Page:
Aircraft: Cessna 350 Corvalis. Injuries: 2 Fatal. Location: Salisbury, N.C. Aircraft damage: Destroyed.
What reportedly happened: Before the airplane continued on a cross-country flight, a lineman at the airport spoke to the pilot, who did not have an instrument rating, and mentioned the marginal nature of the weather.
The pilot responded that he was going to stay below 1,900 feet and that he should be fine. The lineman recalled looking at the AWOS and noted it was reporting 1,800-foot ceilings and 10 miles visibility locally. When the aircraft took off, the weather was VFR in light rain.
Witnesses reported that the airplane’s departure was normal. The airplane was not captured on radar, and the pilot was not in radio contact with air traffic control.
Witnesses near the accident site said they heard the airplane flying overhead but did not see it due to heavy fog. One witness reported that shortly after hearing the aircraft overhead, he heard a loud splash in a nearby lake and, as he turned toward the lake, he saw a large spray of water. Shortly thereafter, a large amount of debris was observed in the water. About 30 minutes elapsed between the time the airplane took off and when it hit the lake.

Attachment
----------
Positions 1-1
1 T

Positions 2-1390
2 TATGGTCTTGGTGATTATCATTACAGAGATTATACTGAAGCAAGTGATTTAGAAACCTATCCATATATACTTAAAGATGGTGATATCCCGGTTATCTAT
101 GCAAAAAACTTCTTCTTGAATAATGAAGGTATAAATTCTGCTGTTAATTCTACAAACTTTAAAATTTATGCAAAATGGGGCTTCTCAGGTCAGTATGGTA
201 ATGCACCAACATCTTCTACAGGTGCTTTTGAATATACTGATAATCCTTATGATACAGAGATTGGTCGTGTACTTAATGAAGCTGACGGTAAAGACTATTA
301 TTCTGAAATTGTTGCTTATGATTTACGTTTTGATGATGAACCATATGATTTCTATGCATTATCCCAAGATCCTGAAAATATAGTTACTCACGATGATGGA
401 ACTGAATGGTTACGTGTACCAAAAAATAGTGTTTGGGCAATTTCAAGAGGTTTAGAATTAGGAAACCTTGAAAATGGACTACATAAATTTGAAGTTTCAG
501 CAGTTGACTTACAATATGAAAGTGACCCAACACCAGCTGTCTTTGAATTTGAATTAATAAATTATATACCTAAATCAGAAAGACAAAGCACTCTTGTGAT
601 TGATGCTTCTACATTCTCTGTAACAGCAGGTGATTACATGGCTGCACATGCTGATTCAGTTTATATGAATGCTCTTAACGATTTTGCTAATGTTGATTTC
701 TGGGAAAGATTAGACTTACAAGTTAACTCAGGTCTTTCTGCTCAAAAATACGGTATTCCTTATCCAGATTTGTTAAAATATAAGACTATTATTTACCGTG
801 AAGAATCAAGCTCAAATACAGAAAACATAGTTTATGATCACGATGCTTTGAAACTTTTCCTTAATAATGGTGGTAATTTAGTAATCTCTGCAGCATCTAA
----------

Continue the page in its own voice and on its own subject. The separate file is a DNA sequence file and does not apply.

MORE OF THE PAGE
The airplane was recovered from the lake and exhibited severe fragmentation, consistent with a steep, high-speed descent and impact.
The post-accident examination revealed no evidence of mechanical malfunctions or failures that would have precluded normal operation. Investigators speculated the pilot encountered instrument meteorological conditions. The steep, high-speed impact is consistent with an uncontrolled descent due to spatial disorientation.
Probable cause: The non-instrument-rated pilot’s decision to continue flight into instrument meteorological conditions, which resulted in spatial disorientation and a loss of control.
NTSB Identification: ERA12FA205
This March 2012 accident report is provided by the National Transportation Safety Board. Published as an educational tool, it is intended to help pilots learn from the misfortunes of others.